Meaning of pari passu charge – Pari-passu is a Latin phrase, which means “equal footing”.  Thus pari passu charge means, having equivalent charge/ rights or say charge-holders have equal rights over the asset on which pari pasu charge is created. “Pari Passu” charge means that when borrower company goes into dissolution, the assets over which the charge has been created will be distributed in proportion to the creditors’ (lenders) respective holdings.

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Let’s understand the pari passu charge in detail. When multiple banks finance to a single borrower under consortium arrangement or multiple banking, there are certain common assets, on which all the lenders share charge. Suppose SBI, BOI and PNB have financed working capital of Rs.25 crore, Rs.50 Crores and 100 Crores each to M/s ABC Ltd. All the three banks will have pari pasu charge on the stocks, debtors and other current assets of M/s ABC Ltd.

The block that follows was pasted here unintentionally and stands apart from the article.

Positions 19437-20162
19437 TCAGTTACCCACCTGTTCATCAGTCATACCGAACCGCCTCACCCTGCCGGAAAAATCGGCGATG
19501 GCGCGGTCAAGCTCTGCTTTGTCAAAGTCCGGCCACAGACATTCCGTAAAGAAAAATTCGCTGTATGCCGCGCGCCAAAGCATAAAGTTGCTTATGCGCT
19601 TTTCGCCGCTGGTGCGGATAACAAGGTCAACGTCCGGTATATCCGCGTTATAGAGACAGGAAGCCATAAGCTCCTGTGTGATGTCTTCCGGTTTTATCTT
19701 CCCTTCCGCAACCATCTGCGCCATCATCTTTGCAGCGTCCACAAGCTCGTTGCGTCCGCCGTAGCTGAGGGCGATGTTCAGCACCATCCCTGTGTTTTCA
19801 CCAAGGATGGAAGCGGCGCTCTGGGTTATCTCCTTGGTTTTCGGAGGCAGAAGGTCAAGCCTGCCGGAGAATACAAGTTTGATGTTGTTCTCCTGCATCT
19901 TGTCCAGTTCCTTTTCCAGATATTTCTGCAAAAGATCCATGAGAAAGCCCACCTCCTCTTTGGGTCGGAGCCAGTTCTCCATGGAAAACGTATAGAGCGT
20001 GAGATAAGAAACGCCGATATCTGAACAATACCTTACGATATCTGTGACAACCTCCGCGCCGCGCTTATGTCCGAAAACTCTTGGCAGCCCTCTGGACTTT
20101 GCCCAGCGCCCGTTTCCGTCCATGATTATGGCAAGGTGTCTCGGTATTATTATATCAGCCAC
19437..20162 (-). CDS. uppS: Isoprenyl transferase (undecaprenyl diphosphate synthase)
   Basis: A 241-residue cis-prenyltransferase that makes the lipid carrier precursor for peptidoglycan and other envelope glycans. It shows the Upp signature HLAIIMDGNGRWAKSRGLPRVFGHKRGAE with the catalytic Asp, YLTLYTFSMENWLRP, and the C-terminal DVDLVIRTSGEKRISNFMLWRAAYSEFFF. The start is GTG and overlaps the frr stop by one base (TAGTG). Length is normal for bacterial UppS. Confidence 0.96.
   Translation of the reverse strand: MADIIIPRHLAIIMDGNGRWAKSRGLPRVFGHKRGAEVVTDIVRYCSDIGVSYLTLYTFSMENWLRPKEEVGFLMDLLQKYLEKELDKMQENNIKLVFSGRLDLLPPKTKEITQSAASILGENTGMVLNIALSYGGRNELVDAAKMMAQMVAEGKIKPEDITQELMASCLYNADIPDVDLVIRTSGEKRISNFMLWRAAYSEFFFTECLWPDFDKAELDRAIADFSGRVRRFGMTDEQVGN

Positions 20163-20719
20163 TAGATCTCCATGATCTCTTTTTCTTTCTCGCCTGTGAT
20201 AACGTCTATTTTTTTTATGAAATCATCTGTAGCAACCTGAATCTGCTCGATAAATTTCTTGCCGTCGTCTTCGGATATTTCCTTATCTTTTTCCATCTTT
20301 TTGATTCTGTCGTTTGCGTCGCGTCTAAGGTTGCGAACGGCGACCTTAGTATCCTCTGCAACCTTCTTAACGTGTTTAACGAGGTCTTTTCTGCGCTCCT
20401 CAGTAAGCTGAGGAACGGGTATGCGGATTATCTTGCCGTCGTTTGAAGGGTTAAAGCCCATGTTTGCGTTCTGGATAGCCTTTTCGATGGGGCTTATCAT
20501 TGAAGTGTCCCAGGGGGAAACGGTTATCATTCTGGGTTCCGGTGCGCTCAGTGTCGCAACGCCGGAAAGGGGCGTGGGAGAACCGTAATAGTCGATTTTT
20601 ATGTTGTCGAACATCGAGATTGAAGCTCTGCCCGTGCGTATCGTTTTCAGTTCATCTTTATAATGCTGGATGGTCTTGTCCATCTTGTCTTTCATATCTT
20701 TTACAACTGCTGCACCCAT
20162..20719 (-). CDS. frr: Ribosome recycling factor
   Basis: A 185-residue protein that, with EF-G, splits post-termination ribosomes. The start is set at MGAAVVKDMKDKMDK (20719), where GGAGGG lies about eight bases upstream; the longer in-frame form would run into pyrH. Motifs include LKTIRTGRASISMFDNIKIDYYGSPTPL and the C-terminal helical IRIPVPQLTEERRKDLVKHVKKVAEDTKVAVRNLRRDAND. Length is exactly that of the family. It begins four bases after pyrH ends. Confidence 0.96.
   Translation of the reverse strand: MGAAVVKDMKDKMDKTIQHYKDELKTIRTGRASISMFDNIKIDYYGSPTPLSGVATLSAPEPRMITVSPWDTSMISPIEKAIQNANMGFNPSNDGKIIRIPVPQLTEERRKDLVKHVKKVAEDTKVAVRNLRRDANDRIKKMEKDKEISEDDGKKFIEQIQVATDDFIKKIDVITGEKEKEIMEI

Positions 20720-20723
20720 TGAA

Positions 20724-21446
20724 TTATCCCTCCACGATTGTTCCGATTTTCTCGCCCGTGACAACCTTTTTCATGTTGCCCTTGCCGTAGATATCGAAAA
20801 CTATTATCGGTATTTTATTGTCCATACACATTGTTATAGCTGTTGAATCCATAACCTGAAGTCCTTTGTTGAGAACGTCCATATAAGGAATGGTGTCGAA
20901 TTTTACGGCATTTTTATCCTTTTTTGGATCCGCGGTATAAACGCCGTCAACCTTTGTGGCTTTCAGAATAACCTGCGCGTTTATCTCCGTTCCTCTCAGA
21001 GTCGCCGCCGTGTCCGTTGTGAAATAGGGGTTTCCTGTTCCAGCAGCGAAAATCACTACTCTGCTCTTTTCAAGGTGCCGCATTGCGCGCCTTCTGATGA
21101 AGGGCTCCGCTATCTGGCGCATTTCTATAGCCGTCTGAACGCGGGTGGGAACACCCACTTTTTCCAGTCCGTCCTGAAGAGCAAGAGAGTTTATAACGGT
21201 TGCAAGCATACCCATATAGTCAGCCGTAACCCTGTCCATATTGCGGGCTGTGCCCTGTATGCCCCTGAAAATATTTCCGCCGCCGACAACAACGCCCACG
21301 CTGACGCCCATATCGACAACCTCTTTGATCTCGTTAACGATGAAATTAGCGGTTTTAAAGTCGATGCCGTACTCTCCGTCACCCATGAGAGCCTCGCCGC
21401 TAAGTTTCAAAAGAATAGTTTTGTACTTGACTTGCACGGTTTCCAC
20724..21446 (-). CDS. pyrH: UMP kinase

In case of default SBI, BOI and PNB will have the right to recover the amount from realization of the charged security in the ratio of 1:2:4.

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Similar to pari passu charge on current assets, as explained above, lenders may share pari passu charge on collateral securities.

In consortium, there is always pari passu charge on primary security as well as collateral security. But, in other cases, all the lenders (existing as well as new) must agree for sharing of pari-passu charge on primary securities or collateral securities as the case may.

Read: Difference between first charge and pari passu charge

If borrower is a company, charge must be registered with registrar of companies within 30 days from the date of creation of charge. If not registered within 30 days, charge may be registered with ROC within 360 days with payment specified late fee.

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